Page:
"Sense of past youth, and manhood come in vain, And genius given, and knowledge won in vain; And all which I had culled in woodwalks wild, And all which patient toil had reared, and all Commune with thee had opened out—but flowers Strewed on my corse, and borne upon my bier, In the same coffin, for the self-same grave!"
It would be a mistake to ascribe the paralysis of Coleridge's powers of constructive imagination exclusively to laudanum. Rather the resort to narcotics and the inability to control his creative faculty are alike symptoms of a temperamental malady which had its roots in his nature close to the seat of that special faculty. Under a favorable conjunction of outward circumstance and inward state, imagination came; it possessed him, and he labored in it, happily. Afterwards he could revise what he had shaped, analyze it philosophically, perfect some details of it, but he could not proceed in the creative act after the inspiration had left him. His own description of his nature—"indolence capable of energies"—is accurate as far as it goes. The opium, resorted to often, no doubt, to quicken the dreams in his brain as well as to relieve his bodily suffering, helped to enfeeble his will; but the "indolence" was in him before he became addicted to opium, and he was never "capable of energies" at the call of duty, but only at the call of his "shaping spirit," over whose coming and going he had no control.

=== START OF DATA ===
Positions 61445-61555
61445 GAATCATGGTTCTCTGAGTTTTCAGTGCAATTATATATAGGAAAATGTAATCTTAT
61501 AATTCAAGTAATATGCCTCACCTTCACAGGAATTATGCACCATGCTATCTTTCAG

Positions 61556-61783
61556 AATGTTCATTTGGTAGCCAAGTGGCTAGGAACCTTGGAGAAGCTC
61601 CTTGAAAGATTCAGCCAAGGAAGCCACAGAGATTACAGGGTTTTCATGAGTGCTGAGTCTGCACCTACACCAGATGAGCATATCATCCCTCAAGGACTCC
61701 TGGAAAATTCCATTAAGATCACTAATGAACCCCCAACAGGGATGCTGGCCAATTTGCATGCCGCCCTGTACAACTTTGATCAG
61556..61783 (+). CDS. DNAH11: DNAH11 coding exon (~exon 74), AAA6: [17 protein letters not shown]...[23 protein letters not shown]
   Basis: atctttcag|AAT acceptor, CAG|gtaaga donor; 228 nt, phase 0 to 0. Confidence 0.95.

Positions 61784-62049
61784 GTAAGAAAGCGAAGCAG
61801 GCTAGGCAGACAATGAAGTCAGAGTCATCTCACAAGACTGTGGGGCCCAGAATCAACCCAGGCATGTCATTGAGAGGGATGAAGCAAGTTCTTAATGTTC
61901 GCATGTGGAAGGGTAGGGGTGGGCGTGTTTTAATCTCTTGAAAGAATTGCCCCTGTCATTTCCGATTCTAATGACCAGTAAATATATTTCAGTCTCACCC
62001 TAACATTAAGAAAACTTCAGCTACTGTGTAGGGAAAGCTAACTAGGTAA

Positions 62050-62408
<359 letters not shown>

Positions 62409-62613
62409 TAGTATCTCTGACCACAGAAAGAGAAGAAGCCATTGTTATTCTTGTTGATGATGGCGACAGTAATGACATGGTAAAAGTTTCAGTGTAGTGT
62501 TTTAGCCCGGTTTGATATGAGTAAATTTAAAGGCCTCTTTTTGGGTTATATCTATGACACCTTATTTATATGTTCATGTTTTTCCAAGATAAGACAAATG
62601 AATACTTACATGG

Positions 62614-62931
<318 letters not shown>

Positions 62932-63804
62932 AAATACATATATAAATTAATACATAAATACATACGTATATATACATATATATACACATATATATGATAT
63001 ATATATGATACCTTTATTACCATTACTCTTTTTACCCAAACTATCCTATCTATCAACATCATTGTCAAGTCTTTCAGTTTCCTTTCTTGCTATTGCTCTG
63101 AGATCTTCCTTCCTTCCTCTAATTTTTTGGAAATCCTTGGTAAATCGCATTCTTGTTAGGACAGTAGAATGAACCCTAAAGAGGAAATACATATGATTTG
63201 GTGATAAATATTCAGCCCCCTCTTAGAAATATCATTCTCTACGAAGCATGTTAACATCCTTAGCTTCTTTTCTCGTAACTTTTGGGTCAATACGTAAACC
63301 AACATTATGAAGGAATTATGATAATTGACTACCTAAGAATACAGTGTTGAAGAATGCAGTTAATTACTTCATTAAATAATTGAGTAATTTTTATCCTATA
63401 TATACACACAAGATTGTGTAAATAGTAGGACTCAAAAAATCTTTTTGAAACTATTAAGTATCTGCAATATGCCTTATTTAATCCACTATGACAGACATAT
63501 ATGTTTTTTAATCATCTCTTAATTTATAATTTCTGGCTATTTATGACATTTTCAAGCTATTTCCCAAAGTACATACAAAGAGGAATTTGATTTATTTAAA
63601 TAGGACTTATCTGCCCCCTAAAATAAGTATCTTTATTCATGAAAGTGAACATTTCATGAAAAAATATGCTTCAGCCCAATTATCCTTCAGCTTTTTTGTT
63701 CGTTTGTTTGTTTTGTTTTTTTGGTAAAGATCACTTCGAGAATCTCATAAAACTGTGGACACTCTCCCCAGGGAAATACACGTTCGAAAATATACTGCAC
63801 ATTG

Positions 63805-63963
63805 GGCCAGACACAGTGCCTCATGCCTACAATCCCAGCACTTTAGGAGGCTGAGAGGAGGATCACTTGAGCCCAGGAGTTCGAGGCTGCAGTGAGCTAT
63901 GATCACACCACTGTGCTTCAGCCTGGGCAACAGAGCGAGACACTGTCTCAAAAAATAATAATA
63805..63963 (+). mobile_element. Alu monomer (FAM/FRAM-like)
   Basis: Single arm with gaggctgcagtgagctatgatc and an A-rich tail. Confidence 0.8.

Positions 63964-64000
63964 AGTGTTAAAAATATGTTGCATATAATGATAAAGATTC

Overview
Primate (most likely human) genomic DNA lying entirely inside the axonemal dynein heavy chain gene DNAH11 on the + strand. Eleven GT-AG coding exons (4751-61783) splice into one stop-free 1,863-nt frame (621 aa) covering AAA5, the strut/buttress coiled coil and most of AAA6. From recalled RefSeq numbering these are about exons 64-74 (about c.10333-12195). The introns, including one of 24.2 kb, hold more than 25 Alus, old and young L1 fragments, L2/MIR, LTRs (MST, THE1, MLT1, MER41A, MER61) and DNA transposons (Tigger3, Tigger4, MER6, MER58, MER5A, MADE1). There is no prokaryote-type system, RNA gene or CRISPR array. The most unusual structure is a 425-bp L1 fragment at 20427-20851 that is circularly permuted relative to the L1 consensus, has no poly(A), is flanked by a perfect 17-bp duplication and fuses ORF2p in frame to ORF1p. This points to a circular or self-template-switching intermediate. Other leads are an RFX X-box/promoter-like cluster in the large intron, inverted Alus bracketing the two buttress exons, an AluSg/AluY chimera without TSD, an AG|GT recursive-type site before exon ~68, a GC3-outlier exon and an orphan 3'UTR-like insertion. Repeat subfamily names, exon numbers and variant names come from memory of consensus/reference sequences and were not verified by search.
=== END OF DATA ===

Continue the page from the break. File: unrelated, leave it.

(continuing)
Poetically it is perhaps as well. Had he been like his friend Wordsworth in strength and steadiness of purpose—which is to suppose him another nature than he was—his life would have been happier and more edifying, but he would hardly have given us anything better than "Christabel" and "The Ancient Mariner." Romantic poetry of the higher type is essentially the creature of mood. Even Wordsworth's long and conscientious labors produced but a small bulk of poetry of this character, amid dreary reaches of uninspired preaching. Coleridge waited—in despondency often, in self-upbraidings, in the temporary deception of opium dreams with their consequent misery—for the return of the spirit; and it did not come.